My question here is this. Does it do any good to have a high proportion, if not most students come from the same five to ten companies, at many business schools? If anything I would think that at Georgetown, many of the rejected students may be guys at Lockheed and Booz and other large govt contractors, since it's certainly plausible that they could fill the entire school with guys from here if they wanted to, but that wouldn't be good for class discussions. Same with CMU/Tepper because I could def. see them fill their entire class with guys from Mellon, EQT, Medrad, and Heinz if they wanted to.

The other question I have is that a high proportion of students at a number of schools, including G-Town and Tepper were employees of the University. Is this not uncommon that one out of 10 guys are from the University at many programs?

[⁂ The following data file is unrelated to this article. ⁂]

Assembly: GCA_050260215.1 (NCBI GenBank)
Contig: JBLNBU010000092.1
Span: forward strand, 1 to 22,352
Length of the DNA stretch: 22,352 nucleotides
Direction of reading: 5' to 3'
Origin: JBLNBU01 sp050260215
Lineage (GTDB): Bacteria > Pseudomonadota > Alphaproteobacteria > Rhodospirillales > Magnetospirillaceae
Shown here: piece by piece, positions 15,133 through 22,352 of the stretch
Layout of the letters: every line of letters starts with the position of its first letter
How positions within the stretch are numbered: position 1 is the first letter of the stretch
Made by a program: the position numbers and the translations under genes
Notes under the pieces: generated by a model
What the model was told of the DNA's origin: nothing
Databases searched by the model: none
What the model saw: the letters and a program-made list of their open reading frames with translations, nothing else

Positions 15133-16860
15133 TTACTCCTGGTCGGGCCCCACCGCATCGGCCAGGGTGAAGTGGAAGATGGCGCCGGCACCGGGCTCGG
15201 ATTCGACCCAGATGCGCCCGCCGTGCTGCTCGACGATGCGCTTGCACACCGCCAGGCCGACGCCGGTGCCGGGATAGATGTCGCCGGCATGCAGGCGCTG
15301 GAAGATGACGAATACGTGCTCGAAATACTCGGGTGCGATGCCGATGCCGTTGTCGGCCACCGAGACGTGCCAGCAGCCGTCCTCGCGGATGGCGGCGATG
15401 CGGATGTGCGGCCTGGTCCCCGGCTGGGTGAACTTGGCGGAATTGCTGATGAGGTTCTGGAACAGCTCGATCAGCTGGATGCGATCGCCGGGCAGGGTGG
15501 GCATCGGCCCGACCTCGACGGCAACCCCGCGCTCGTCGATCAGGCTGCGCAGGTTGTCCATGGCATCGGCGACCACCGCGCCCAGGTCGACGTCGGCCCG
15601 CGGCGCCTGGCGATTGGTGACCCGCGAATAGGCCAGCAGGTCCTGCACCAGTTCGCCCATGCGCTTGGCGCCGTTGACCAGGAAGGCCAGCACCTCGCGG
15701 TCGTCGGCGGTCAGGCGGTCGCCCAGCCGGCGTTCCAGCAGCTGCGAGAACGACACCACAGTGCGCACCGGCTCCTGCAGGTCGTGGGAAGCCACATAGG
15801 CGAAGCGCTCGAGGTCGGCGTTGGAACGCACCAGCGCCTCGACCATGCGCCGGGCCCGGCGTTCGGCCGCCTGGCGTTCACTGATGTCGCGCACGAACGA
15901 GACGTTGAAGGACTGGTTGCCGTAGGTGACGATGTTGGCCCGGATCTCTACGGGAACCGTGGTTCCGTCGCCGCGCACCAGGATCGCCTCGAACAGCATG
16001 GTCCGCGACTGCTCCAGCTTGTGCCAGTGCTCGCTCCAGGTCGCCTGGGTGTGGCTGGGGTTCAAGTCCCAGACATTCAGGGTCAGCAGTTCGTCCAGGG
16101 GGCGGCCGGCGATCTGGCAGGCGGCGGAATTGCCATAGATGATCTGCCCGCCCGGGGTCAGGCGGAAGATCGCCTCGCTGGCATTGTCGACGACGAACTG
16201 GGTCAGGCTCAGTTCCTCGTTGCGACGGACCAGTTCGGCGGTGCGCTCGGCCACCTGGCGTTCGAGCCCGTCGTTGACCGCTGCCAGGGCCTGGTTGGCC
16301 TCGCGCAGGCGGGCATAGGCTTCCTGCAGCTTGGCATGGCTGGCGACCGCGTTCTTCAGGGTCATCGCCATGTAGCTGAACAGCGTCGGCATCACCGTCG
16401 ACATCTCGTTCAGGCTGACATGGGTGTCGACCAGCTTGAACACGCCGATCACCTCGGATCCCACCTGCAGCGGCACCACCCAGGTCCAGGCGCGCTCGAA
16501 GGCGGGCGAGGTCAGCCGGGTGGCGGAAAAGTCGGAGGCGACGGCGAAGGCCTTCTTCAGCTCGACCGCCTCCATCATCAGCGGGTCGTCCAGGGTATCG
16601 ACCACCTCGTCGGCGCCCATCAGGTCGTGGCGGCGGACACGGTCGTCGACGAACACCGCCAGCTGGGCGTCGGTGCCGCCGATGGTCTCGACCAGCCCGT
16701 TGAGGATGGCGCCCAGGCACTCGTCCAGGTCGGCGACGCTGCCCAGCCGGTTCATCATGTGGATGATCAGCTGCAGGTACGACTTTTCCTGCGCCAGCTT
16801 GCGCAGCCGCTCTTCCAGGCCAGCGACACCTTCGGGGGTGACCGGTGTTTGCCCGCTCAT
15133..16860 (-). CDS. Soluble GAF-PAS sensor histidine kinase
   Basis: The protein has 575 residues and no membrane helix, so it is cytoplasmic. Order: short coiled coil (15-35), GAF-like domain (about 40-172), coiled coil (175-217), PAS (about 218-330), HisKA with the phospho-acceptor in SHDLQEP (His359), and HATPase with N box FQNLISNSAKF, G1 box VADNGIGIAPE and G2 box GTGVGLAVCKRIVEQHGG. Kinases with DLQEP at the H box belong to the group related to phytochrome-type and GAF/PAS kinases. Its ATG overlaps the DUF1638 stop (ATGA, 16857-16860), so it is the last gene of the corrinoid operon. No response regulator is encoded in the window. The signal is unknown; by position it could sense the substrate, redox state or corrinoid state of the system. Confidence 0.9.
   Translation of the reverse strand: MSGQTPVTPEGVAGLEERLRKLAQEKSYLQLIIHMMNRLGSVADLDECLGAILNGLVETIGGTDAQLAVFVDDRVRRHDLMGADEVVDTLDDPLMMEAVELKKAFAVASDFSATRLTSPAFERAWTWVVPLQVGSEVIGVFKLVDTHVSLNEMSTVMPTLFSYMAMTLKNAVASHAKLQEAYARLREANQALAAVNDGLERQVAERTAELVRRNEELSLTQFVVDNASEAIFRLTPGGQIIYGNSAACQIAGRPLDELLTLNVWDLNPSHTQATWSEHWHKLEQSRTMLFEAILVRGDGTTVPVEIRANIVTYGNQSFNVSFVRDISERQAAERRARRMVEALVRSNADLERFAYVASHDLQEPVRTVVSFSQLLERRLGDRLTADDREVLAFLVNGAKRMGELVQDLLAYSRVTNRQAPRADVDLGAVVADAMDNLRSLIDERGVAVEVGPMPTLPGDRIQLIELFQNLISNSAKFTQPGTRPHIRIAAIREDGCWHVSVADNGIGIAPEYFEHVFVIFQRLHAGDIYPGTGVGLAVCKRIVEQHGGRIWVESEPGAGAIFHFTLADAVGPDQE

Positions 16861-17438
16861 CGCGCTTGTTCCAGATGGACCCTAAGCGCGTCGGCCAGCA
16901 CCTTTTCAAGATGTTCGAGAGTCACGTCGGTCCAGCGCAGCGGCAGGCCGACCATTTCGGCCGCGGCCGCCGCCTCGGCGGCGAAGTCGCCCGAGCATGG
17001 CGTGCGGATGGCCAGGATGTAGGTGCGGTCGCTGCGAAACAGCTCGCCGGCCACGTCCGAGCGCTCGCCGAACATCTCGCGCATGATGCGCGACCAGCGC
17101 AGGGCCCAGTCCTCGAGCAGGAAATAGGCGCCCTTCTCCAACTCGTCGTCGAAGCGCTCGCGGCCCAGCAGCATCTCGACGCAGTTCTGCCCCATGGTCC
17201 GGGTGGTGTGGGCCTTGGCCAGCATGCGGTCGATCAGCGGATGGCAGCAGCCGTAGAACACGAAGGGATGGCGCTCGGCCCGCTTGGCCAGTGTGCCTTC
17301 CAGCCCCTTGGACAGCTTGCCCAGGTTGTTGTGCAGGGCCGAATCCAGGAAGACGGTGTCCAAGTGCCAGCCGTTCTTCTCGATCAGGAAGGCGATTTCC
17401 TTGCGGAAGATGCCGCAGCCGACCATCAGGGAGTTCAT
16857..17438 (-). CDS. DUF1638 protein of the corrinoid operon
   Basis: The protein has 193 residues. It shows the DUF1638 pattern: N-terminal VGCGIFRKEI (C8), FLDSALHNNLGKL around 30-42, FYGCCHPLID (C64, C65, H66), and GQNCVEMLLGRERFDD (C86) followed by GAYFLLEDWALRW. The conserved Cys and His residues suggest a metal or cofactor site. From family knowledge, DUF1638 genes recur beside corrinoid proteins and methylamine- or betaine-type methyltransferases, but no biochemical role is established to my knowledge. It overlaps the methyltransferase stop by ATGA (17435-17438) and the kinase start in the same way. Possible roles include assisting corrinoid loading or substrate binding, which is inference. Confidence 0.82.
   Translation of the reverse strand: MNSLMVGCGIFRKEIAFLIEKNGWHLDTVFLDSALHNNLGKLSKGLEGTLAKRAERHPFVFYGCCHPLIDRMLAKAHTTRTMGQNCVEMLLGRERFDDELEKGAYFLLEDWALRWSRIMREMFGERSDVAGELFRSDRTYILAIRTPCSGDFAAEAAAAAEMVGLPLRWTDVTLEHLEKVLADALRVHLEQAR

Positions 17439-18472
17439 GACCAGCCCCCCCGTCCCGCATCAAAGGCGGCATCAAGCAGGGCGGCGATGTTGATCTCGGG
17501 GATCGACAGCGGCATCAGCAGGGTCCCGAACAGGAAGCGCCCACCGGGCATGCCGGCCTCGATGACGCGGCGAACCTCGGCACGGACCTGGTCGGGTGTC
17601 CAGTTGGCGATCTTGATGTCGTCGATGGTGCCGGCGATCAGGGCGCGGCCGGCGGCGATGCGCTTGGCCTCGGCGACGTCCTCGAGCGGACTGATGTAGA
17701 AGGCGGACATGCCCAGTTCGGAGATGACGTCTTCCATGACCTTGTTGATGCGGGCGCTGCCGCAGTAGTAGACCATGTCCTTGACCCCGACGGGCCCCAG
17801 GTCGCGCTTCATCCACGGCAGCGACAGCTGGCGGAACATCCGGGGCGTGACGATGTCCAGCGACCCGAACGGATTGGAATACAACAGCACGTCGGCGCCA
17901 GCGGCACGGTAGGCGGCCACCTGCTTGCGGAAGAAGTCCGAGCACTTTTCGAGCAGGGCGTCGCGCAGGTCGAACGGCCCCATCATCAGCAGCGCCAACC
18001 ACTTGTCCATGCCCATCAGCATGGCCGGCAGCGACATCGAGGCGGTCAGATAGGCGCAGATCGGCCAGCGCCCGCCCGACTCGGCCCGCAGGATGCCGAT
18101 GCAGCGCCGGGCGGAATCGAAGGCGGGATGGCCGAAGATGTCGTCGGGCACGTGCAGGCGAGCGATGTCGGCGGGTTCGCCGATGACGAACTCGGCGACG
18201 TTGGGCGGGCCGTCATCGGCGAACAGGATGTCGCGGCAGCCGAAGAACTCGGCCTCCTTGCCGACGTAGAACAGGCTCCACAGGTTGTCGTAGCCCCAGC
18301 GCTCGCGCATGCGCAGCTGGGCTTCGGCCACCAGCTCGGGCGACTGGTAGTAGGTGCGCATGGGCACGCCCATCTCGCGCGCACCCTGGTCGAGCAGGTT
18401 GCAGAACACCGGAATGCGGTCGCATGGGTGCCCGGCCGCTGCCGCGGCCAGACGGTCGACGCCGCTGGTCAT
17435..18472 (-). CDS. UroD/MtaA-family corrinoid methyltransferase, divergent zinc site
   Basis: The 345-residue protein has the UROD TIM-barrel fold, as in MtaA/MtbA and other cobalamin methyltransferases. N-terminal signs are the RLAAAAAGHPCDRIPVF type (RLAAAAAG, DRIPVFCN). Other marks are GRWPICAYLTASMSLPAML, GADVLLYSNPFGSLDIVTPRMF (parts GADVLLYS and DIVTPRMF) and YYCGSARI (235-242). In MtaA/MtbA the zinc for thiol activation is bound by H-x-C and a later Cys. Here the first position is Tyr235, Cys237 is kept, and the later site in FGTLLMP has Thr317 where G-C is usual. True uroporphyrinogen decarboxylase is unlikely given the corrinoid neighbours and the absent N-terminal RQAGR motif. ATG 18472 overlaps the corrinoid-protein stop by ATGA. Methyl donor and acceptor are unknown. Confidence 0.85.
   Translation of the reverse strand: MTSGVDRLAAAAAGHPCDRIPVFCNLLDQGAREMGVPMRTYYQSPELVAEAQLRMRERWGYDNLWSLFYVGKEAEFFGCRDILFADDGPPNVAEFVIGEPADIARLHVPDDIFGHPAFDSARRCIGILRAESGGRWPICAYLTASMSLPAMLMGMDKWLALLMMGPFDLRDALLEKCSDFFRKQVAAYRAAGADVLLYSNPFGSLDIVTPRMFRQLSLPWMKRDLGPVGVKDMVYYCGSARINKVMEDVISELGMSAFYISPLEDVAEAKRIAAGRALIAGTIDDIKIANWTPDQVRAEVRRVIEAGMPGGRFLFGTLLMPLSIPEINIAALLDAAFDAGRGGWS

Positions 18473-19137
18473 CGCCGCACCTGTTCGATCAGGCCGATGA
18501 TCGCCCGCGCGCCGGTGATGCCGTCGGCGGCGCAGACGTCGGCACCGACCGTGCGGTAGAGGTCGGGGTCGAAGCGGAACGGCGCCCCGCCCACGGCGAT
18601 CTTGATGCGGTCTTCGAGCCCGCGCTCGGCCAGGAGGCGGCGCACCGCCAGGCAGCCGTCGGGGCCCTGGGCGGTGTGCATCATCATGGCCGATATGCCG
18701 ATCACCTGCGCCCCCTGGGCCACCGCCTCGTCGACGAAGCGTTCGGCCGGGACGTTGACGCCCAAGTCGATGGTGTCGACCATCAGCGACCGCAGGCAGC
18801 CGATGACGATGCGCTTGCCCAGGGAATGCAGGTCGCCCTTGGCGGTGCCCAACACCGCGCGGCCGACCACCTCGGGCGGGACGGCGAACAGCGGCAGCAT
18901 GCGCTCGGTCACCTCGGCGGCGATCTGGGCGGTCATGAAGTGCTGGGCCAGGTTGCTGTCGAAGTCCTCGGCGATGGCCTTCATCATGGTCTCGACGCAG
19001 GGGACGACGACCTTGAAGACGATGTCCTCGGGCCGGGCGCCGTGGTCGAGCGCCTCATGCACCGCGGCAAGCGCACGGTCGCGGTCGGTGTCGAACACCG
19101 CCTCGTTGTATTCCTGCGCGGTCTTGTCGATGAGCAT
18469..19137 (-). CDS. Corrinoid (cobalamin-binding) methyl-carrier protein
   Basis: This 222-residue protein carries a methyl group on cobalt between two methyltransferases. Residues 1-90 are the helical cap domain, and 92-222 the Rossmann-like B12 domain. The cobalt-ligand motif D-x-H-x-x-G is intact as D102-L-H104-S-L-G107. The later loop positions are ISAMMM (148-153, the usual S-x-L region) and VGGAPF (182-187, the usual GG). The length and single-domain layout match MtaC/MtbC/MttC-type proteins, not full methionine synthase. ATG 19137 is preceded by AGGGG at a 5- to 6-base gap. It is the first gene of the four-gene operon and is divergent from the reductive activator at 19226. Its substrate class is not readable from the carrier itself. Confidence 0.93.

Senior Manager
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Joined: 25 May 2011
Posts: 388
Location: United States (CA)
Concentration: Strategy, Finance
GMAT 1: 710 Q49 V37
GPA: 3
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Kudos [?]: 41 [0], given: 6

GMAT Tests User
Re: Business Week MBA Rankings Question [#permalink] New post 06 Dec 2011, 06:39
Not sure if this is in the right section, but I have my thoughts so I thought I would share.

For a PT program the concept is similar for a FT program in that they want a diverse class. They want to limit people with similar experiences. But working at the same company does not equate to the same experience. While you have the same work culture someone in Finance VS someone in marketing will have different experiences. I am sure the portion of higher students from the same company come from different departments.

With that said, PT programs are a little less picky then FT programs. Since they are limited typically to companies with offices in the area. This naturally leads to having individual companies represented greater in part time programs as the schools have a less diverse overall pool to pull from.

Your second question is for the same reason as my items above. Hope this helps.
Senior Manager
Senior Manager
avatar